According to the study, which was conducted in collaboration with researchers from Germany and Sweden, hybrid work plans have encouraged innovation and increased efficiency.
The new normal
Franziska Günzel-Jensen, one of the researchers behind the results, says that Danish companies that cannot adapt to this new norm risk losing employees and falling behind.
She urges the business community to seize the opportunity the pandemic has given them – for their own well-being and the well-being of their employees.
Uncovering the role of genetics in cultural preferences
Nature or industry? This is an ancient question, and now researchers from the University of Copenhagen may have some answers. The researchers, Mads Meier Jæger and Stine Møllegaard, have discovered that genes play a significant role in determining one’s cultural preferences. It is this genetic makeup, combined with one’s environment and upbringing, that ultimately explains human tastes for everything from music to amusement parks.
Improved climate models on the way thanks to a Danish-led research team
A team led by experts from DTU Space has carried out extensive measurements of the sea ice and inland ice in the Arctic. The team traveled over 16,000 km through Greenland and the adjacent sea areas and tested new measurement techniques that involved aircraft, drones and boots on the ground. They shared their findings at a conference hosted by the European Space Agency last week, where they presented new data to improve UN climate models.
New chemicals discovered in the atmosphere
In close collaboration with international colleagues, researchers from the University of Copenhagen have discovered a new class of superreactive chemical compounds under atmospheric conditions. Known as trioxides, these high-oxidizing compounds are likely to have an impact on both human health and the climate. While the presence of trioxides in the atmosphere has been assumed for years, it is the first time that their formation has been proven.
Danes at the forefront of award-winning sustainable infrastructure project
The Living Ports project, a collaboration between DTU researchers and the company Econcrete, has won the International Ports and Harbors Sustainability Award 2022 in the infrastructure category. The project, which is being carried out in Vigo, Spain, aims to reshape the development of coastal and port infrastructure in a way that benefits local ecosystems. Wolfgang Kunther, professor from DTU and leader of the project, says that this type of eco-conscious planning has the potential to both improve biodiversity and benefit local communities.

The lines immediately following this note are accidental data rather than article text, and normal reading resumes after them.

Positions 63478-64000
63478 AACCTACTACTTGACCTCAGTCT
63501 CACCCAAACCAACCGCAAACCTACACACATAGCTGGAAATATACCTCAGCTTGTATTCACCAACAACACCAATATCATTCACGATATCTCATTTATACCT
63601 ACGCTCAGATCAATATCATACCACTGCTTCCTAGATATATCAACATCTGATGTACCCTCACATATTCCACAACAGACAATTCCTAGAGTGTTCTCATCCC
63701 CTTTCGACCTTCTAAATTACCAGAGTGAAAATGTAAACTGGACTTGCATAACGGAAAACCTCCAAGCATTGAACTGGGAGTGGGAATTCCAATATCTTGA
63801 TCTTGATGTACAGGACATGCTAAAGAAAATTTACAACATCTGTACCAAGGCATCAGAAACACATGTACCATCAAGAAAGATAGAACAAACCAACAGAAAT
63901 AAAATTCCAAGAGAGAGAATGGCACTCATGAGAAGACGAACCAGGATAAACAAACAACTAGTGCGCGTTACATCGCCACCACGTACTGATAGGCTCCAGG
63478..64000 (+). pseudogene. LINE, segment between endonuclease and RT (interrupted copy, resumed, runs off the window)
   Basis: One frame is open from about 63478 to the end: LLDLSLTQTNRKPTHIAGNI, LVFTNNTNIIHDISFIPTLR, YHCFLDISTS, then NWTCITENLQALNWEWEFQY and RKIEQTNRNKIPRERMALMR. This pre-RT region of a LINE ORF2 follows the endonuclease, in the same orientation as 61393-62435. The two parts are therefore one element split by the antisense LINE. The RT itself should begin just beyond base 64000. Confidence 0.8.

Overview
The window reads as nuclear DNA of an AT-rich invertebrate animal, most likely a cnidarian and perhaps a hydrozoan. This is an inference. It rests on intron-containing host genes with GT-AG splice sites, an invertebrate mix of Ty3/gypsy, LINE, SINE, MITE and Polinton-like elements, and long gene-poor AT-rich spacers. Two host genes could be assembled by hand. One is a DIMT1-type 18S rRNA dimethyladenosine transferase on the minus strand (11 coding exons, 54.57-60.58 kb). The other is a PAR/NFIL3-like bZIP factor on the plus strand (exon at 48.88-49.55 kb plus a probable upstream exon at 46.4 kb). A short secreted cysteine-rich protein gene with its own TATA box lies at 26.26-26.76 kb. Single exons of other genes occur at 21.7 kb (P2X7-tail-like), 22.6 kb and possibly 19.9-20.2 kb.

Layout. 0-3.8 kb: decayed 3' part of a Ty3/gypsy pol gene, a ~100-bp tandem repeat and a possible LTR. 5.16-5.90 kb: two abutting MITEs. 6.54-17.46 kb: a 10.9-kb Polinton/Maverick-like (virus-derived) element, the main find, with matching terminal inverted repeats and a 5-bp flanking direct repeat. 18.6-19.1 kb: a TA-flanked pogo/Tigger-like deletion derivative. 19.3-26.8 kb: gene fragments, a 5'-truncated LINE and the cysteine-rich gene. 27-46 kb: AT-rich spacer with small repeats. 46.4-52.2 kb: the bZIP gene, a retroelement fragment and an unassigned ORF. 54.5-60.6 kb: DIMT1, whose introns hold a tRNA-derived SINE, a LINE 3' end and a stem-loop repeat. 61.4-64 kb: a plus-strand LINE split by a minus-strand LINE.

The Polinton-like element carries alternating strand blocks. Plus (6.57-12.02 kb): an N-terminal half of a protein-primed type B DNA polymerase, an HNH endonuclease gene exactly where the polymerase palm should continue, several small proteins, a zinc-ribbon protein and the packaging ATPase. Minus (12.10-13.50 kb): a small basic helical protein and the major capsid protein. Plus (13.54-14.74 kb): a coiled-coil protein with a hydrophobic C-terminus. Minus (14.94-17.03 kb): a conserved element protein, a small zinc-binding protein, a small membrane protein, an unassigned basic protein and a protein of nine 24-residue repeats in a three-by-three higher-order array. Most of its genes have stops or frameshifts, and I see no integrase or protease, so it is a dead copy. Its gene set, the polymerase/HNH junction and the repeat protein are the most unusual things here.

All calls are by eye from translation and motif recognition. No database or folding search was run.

Aarhus University’s research facilities are among the best in the world
A research facility at Aarhus University is now one of only eight in the world to have received an official stamp from the International Society for the Advancement of Cytometry (ISAC). FACS Core Facility is equipped with high-tech instrumentation for analysis and isolation of cells or microparticles. With its new designation as an ISAC Recognized Shared Resource Laboratory, the facility has solidly cemented itself as a world-class research service unit.
A young researcher’s PhD thesis makes hearts beat
Kasper Glerup Lauridsen has received the Aarhus University Research Foundation’s talent award for his PhD dissertation on cardiac arrest treatments. His research focused on the development of a standardized communication model for a hospital’s cardiac arrest, and his work has already led to a rethinking of European guidelines for cardiac arrest.
The Capital Region of Denmark is exploring the environmental benefits of building with land
Earlier this month, the Capital Region of Denmark held a symposium with the Builders’ Association to discuss sustainable building practices. The talks focused on the practice of using soil as a building material to reduce raw material consumption and limit CO2 emissions. Together with DTU and a number of partners, the Capital Region of Denmark has launched a project to develop and test noise barriers built from compacted clay soil.
25 years later and the results are clear
In 1997, Professor Katharina Main and her colleagues at Rigshospitalet measured testosterone levels in 259 three-month-old boys. Years later, by measuring the sperm quality of the same individuals as adults, she has become the first to show that babies’ testosterone levels can reflect their sperm quality as adult men. Professor Main’s study has confirmed a long-standing hypothesis in reproductive biology that paves the way for early interventions to prevent fertility problems in men.
Source: The Nordic Page